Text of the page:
Locarno 2022 Review: In FAIRYTALE, Alexander Sokurov Revives Tyrants
Sokurov's disturbing and comical deepfake film is a cross-over between 'Dante's Inferno' and Samuel Beckett's 'Waiting for Godot; with the artistic sensitivity of Goya's tableaux.
Ahead of the 75th Locarno Film Festival, the only title drawing criticism was that of acclaimed Russian veteran director Alexander Sokurov. The invasion of Ukraine and the Russo-Ukrainian war have led to calls for a blanket boycott of Russian culture.
In addition to his stance on the country's leadership and the war with Ukraine, Sokurov announced that his latest project is not funded by government financing. Thus, Fairytale was introduced by way of its world premiere at Locarno, following the Cannes Film Festival's rejection of the title.
Sokurov's previous work was a mediation on the history of the Louvre during the Nazi occupation, Francophonia. In Fairytale, the director returns to his previous body of work centered on infamous dictators of the 20th century, consisting of Moloch, Taurus, and The Sun.
Fairytale, a grossly misleading title, revives Stalin, Hitler, and Mussolini, and brings Churchill into the fold, along with Jesus Christ. Napoleon Bonaparte and God have a cameo. The merry party finds themselves in a literal limbo, spending eternity in each other´s company.
The (in)famous protagonists ramble on about their past regrets and blames while wandering through endless plains and a Babel Tower-like construction. And they take turns in front of heaven's gate and, as in a Beckett play, they all are told to wait.
With dictators going off the rails even in their post-mortem state, confinement in an anteroom to eternity turns into a cabin-fever situation. Hitler blows up a windmill out of childish mischief. The blame game among autocrats continues.
Fairytale serves as a coda or an epilogue to the tyrants' trilogy. Curiously enough, Sokurov's fantastic Faust adaptation served a similar purpose. Unlike the archetypal tale of a pact with the devil, Fairytale does not follow a single narrative. Fairytale´s foursome interacts haphazardly in an assemblage of random acts, driven mostly by dream logic.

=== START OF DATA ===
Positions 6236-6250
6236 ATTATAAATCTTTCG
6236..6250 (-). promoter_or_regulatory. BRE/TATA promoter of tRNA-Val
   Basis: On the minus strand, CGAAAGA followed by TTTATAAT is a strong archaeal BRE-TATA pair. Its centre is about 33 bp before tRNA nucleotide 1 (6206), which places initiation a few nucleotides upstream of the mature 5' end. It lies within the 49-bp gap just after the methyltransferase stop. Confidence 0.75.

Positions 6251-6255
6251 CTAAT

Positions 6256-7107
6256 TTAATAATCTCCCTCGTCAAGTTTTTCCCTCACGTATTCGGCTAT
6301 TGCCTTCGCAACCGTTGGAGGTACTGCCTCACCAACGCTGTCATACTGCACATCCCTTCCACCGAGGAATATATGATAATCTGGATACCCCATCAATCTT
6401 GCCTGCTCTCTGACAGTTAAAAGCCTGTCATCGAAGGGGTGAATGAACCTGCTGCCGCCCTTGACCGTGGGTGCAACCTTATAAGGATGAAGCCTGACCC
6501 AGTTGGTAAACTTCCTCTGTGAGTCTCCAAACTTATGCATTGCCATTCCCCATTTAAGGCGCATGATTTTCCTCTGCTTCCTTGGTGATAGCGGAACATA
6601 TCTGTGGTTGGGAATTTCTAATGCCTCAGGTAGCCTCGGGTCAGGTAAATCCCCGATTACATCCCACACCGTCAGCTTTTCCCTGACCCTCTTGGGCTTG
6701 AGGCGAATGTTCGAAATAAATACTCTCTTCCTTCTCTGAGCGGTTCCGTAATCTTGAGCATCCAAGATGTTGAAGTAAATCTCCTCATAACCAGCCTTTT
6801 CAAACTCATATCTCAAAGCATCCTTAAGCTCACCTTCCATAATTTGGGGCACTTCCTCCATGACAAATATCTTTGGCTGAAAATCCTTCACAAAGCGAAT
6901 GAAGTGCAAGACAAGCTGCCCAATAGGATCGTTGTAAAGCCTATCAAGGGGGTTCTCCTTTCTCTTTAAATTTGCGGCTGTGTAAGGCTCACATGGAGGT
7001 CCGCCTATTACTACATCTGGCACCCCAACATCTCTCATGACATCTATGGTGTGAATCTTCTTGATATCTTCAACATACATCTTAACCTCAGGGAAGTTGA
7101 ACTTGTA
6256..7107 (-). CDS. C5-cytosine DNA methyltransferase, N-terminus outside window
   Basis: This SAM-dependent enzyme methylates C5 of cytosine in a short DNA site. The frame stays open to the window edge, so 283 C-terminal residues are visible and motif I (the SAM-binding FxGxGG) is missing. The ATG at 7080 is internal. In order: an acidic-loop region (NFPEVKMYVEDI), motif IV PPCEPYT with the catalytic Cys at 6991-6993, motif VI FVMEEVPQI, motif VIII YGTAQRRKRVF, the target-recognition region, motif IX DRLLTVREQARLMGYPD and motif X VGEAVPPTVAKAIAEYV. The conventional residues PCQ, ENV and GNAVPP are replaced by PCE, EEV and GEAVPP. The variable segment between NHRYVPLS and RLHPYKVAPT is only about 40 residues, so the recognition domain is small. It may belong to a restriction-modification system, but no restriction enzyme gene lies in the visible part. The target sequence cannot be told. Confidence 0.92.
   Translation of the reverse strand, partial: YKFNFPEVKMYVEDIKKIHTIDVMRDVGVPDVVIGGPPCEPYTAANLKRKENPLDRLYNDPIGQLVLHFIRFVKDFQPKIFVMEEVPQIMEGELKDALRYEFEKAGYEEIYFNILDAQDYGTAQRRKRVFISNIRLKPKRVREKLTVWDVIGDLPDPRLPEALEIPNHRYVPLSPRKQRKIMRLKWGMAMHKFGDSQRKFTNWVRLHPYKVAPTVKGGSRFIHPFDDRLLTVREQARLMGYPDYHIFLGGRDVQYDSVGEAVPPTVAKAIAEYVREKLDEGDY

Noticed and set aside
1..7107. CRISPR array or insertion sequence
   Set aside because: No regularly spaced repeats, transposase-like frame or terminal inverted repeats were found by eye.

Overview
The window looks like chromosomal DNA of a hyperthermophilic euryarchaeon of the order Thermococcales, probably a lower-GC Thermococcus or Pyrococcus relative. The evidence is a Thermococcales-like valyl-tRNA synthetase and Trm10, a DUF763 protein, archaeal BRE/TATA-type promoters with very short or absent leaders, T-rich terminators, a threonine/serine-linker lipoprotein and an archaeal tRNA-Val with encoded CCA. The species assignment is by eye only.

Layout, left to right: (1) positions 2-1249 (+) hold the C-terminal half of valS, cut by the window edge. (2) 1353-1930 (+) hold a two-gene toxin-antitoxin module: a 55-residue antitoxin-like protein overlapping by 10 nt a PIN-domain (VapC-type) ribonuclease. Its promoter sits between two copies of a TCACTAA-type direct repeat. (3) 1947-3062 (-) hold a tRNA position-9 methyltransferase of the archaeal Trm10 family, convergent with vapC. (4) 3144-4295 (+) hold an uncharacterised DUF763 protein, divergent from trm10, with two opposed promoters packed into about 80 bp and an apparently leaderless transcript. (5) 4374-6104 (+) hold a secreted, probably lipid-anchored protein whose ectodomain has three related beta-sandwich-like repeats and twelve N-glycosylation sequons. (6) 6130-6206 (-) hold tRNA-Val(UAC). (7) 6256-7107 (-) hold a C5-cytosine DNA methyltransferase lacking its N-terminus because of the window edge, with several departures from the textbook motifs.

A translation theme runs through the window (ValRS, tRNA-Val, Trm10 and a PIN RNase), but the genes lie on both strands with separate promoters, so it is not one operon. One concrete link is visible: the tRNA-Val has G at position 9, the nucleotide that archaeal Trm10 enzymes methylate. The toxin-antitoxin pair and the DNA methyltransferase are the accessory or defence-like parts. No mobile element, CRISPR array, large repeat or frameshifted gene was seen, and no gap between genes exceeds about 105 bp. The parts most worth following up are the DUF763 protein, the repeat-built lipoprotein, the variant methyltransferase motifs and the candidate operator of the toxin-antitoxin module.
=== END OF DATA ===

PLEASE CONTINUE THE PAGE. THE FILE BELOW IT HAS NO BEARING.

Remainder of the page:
Sokurov's latest does not lack humor, as the infamous dictators partake in banal and slapstick situations. Indeed, the film feels like onceptual intellectual slapstick. But the director ends up veering into nightmarish imagery as the protagonists wander aimlessly in the underground and on limitless plains. Fairytale is a cross-over between Dante's Inferno and Samuel Beckett's Waiting for Godot, with a chunk of a history lesson thrown in.
Fairytale flays the grandeur and mythic status of the historic protagonists, whether they have been revered or condemned, depicting them as hapless as anybody else. Sokurov goes as far in the intellectual comedy as depicting the protagonists in a conceptual take on the four stooges while making peculiarly cogent parallels to the current political climate in the process.
Without a coherent narrative arc and plotless riffing of the characters' personal traits and histories, Fairytale resembles an art installation more than a cinematic oeuvre. The large chiaroscuro tableaux drawd inspiration from the aesthetics of metaphysical woodcutting and Goya's eerie visions.
The film loosens the uncanny, combining comical, mystical, and nightmarish elements. As Sokurov treats the material with high visual sensitivity, Fairytale is more suitable for a white box space running on a continuous loop.
And the director himself is developing his approach and craftmanship. Unlike his previous works, where actors played infamous dictators, Sokurov recreated all the characters using AI deepfake technology. The technology makes the whole experience even more uncanny.
In addition, Sokurov pushes the envelope by having clones of each protagonist inhabiting the purgatory. The all-consuming uncanny effect result from a blend of the mesmerism of pittura metaphysical paintings and a disturbing comedy of otherworldly deadpan political sketches.